*
 *  DESCRIPTION: (Short Description)  programmers-initials
 *
 *    (A long description of the function)
 *
 *  ARGUMENTS:
 *
 *    Arg1 - Arg1 description
 *    ...
 *    ArgN - ArgN description
 *
 *  RETURNS:
 *
 *    (A description of the return value)
 *
 *  NOTES:
 *
 *    (optional notes section)
 *
 *--------------------------------------------------------------*/

type APIENTRY FunctionName( arguments )
{
    type variable1;           /* Comment */
    type variable2;           /* Comment */
    /*--- Comment ---*/
    (block of code)
    /*--- Comment ---*/
    (block of code)
    ...

} /* FunctionName */

The begin and end brace of a function are on separate lines in column 1. In addition, the ending brace is followed by a space and a comment that is the function name.

Local variable declarations and the main code in the function are at the first indentation level. The local variables of the function, if any, are declared first and always have endline comments.

The code within the function uses inline comments to document the code and follows the blank line before an inline comment rule. There is always one blank line after the last line of code and before the ending brace of the function.

8.2.2 The IF Statement

The if statement begins with one line containing the if statement, the expression and the begin brace. There is one space after the if statement and before the begin brace. The body of the if statement and the ending brace are at the next indentation level.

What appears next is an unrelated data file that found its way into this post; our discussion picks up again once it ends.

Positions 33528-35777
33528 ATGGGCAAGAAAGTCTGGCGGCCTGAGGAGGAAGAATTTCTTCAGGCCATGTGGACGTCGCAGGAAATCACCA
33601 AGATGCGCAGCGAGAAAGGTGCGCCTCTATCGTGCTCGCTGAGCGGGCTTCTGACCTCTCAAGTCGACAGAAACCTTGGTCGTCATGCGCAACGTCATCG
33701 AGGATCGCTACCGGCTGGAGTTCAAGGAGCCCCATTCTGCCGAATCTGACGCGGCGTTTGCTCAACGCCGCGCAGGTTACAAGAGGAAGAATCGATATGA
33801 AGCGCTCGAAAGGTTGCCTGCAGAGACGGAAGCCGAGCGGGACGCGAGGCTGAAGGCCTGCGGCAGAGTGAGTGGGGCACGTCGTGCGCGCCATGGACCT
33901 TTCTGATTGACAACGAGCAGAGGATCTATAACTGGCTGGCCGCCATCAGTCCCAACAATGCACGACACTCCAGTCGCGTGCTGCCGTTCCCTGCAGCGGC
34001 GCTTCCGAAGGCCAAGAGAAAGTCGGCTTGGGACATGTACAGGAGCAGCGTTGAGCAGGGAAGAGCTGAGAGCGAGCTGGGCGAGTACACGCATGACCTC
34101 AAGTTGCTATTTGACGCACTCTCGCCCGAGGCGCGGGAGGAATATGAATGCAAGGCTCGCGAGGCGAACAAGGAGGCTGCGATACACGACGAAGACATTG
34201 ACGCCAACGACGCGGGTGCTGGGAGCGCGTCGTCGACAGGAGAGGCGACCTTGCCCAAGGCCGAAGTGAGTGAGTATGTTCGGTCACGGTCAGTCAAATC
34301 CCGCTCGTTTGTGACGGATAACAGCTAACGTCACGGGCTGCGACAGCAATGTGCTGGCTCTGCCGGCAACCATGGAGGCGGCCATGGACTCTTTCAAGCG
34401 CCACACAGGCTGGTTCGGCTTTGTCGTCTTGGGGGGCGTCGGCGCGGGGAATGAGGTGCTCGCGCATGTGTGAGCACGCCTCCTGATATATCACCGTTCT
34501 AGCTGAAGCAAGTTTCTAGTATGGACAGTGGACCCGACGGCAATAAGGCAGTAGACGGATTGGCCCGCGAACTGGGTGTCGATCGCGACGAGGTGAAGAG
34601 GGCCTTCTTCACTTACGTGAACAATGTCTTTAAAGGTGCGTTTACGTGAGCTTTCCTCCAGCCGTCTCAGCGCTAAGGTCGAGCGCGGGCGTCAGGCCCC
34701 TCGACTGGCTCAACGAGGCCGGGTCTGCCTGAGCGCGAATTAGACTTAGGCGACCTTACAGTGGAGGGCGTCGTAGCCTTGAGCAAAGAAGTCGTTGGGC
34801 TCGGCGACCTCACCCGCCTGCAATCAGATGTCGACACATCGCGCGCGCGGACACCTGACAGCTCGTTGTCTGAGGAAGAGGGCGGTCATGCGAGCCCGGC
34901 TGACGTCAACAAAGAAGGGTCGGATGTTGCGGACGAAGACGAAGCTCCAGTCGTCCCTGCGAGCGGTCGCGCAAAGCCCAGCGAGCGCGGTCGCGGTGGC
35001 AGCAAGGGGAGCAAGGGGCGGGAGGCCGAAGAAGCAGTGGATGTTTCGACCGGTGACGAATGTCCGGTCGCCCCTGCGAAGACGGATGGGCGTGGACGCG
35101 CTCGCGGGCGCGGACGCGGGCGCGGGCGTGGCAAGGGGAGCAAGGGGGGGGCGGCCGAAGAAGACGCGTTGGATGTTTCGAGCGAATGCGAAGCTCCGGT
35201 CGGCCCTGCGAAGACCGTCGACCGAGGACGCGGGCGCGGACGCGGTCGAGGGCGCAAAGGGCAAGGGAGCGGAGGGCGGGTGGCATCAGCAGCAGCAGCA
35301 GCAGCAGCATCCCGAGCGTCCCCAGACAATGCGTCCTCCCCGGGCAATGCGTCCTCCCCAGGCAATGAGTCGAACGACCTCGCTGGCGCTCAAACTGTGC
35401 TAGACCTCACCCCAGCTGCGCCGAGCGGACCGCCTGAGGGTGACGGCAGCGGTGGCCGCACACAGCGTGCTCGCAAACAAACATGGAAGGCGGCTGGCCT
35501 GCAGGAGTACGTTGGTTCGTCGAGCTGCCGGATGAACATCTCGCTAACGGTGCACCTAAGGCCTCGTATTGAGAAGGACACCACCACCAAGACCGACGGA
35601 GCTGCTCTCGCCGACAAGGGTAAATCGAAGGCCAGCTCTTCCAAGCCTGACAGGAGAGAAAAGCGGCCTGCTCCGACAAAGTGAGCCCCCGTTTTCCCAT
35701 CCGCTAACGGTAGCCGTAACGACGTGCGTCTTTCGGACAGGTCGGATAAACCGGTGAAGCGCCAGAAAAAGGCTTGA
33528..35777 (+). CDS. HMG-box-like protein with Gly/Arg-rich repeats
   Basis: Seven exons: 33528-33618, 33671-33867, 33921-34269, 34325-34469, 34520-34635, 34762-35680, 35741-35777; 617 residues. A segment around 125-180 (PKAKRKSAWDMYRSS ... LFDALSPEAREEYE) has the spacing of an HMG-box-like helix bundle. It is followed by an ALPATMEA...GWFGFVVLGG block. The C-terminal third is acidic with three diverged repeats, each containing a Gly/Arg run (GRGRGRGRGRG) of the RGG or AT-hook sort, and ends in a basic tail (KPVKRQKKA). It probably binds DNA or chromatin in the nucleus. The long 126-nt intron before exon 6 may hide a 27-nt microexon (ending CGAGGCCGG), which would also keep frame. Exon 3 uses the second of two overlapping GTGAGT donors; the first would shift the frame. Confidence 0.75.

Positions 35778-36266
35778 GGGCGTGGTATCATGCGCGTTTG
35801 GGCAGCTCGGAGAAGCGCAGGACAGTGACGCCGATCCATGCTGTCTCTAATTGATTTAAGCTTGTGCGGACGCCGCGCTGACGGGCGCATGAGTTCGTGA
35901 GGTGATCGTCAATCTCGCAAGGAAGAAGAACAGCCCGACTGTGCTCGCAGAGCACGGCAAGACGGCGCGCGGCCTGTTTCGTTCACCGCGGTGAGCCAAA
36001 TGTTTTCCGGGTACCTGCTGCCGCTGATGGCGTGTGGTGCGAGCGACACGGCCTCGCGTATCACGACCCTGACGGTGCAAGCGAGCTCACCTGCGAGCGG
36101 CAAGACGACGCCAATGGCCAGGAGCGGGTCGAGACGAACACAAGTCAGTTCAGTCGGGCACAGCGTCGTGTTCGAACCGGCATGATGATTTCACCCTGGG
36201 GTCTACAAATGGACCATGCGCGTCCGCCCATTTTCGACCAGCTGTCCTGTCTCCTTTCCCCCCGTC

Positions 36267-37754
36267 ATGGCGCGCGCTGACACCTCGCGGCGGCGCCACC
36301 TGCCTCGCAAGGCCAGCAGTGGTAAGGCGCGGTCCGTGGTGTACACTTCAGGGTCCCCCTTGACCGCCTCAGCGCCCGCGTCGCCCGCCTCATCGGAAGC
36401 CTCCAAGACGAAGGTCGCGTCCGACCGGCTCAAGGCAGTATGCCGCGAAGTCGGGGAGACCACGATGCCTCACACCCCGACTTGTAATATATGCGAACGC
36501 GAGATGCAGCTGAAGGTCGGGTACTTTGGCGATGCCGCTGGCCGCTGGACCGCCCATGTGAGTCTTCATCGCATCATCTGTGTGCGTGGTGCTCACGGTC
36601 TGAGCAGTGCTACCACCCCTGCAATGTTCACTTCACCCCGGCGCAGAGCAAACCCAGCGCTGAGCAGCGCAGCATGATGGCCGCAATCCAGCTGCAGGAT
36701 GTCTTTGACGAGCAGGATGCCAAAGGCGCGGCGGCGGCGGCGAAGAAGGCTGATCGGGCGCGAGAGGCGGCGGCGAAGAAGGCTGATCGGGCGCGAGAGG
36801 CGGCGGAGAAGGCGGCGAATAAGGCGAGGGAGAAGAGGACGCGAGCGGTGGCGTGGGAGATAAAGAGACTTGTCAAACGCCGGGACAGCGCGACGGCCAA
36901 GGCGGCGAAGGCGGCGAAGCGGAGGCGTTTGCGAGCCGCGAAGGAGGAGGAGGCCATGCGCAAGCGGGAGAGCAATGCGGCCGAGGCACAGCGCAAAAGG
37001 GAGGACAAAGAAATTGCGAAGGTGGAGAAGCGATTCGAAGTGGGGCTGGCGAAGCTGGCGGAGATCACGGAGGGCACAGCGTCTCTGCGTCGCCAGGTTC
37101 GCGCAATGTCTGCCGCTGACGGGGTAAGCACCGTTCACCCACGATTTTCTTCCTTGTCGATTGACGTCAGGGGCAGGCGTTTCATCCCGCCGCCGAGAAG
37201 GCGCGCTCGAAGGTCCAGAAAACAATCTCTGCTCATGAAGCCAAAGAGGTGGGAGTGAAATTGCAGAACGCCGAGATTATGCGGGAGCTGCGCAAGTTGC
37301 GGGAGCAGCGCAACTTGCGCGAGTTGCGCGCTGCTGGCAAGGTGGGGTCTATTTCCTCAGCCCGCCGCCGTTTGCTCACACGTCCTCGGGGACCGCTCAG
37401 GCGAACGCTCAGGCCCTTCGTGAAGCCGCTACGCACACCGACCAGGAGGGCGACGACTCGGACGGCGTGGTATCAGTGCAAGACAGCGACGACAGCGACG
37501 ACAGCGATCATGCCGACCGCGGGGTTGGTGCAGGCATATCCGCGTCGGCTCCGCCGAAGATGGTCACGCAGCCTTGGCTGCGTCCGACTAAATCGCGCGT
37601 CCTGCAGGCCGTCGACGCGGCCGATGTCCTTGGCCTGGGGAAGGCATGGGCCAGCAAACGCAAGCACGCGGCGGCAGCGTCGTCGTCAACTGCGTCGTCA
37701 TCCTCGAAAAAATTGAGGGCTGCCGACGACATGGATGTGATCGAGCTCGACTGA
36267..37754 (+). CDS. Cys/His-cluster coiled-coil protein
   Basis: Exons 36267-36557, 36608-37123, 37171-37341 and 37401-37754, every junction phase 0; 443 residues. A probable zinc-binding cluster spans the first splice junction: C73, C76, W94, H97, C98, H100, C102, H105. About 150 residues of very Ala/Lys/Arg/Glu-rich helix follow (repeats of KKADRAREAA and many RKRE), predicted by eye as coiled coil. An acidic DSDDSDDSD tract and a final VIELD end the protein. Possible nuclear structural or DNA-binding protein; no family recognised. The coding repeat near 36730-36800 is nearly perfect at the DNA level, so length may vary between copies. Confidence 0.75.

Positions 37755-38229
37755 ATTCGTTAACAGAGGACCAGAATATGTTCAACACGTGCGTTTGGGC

if statement template
/*--- Comment ---*/
if (expression) {
    statement;
    ...
    }

The if statement always has a begin brace and and end brace, even when followed by only a single statement.

8.2.3 The IF/ELSE Statement

The if statement begins with one line containing the if statement, the expression and the begin brace. There is one space after the if statement and before the begin brace. The body of the if statement and the ending brace are at the next indentation level.

The else statement begins at the same indentation level as the if statement and is followed by a space and a begin brace. The body of the else statement and the ending brace are at the next indentation level.

if/else statement template
/*--- Comment ---*/
if (expression) {
    statement;
    ...
    }
/*--- Else comment ---*/
else {
    statement;
    ...
    }

The if statement and the else statement always have a begin brace and and end brace.

8.2.4 The WHILE Statement

The while statement begins with one line containing the while statement, the expression and the begin brace. There is one space after the while statement and before the begin brace. The body of the while statement and the ending brace are at the next indentation level.

while statement template
/*--- Comment ---*/
while (expression) {
    statement;
    ...
    }

The while statement always has a begin brace and an end brace.

8.2.5 The DO/WHILE Statement

The do statement begins with one line containing the do statement, a space and the begin brace. The rest of the do/while statement is at the next indentation level. The do/while ends with an end brace, the while statement and the expression on one line. There is one space after the ending brace and after the while statement.